Author/Artist: Rumiko Takahashi
This immediately isn’t one of my favorites stories in the series. While two of the characters are pretty cool, it doesn’t really have the same horror feel as the other tales. The tone and setting comes across similar to Takahashi’s other series, “Inuyasha.”
It also seems weird she’d do a story about Yuta’s past, long before Mana was in the picture, as the immediate second tale after the opening two parts.
I’m not sure how you’re gonna feel about this one, Wing. I don’t think you’ll like the ending, but I do think you’ll like the bad guy.
[Wing: It does seem like a strange choice to do a backstory so soon after the series begins.]
For Wing’s birthday I’m recapping the best part of Mermaid Saga by far. I know it’s my favorite, certainly. It gets to showcase how freaking awesome Mana is. [Wing: This month is full of fun recap surprises for me. I’m thrilled!]
This is the second story besides Mermaid’s Forest to be adapted more than once, receiving an OVA in the 90s and included in the TV series from the 2000s. Personally, I feel the OVA is the better of the two adaptions, sporting rather beautiful early 90s anime art.
I only defer to this version when I need commission reference for Mana and Yuta.
I’ve watched the English dub, which used to be on Youtube, but you can still find the original version online somewhere. They still haven’t released it on an official DVD, but luckily I’ve got the complete soundtrack on CD. What shocked me about the dub was learning Yuta’s voice actor was Jason Gray-Stanford, who also voiced Sherlock Holmes in “Sherlock Holmes in the 22nd Century,” and was RANDY DISHER, the dorky police detective, on “Monk.”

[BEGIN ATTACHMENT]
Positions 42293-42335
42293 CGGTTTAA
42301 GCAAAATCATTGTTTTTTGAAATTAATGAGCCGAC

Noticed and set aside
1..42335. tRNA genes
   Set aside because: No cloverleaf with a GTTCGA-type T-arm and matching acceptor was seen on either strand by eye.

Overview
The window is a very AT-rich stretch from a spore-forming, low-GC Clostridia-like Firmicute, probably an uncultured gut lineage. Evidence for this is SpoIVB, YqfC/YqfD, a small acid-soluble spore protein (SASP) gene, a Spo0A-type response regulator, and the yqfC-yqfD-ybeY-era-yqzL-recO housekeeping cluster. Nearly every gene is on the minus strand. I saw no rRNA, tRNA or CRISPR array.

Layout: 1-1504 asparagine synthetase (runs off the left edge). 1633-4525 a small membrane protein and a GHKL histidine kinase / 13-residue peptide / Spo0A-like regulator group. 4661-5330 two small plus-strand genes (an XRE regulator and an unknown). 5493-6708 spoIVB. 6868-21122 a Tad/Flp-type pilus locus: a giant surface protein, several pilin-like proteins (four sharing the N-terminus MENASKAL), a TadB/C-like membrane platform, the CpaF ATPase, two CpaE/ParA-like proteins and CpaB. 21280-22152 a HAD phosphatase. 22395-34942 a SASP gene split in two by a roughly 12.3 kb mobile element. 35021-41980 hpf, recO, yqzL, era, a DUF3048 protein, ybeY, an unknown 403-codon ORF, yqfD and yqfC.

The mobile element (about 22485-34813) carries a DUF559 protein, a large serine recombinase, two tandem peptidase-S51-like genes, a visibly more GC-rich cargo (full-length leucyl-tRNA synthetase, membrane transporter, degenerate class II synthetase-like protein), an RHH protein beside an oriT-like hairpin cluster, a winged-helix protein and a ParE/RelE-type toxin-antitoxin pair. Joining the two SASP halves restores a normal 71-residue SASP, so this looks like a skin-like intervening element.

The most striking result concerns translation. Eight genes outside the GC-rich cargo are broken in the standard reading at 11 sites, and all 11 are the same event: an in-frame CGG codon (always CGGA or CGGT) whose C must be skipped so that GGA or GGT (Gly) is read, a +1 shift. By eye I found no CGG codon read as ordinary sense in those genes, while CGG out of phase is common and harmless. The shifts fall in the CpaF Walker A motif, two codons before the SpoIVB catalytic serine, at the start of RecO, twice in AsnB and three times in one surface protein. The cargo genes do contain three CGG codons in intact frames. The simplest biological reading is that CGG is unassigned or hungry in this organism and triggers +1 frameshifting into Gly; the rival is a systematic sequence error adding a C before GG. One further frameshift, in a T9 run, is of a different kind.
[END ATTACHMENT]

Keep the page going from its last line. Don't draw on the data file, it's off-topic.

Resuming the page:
This is also one of the bloodiest stories in the series. And, keep in mind, this is one of those stories where we, the readers, know more about what the villain is really up to before the main characters do. Also, a bit of clarification. One character never got a name in the actual story, but the OVA dubbed her “Misa,” so I’ll be referring to her by that name.
Initial Thoughts: I decided to skip chapters 3 and 4 for now because that story isn’t really a horror tale, but more of an action/adventure one that takes place in Yuta’s past. I prefer the modern day stories because the past tales remind me too much of “Inuyasha” so they don’t really feel like “Mermaid Saga” to me.
I mentioned in the first post “Mermaid’s Forest” is one of the two most well known stories from the series. It was the first to receive an animated adaption as an OVA in the 1980s, and was later included in the anime series from the 2000s. In fact this story’s so well known Mermaid Saga is sometimes referred to as “Mermaid’s Forest.”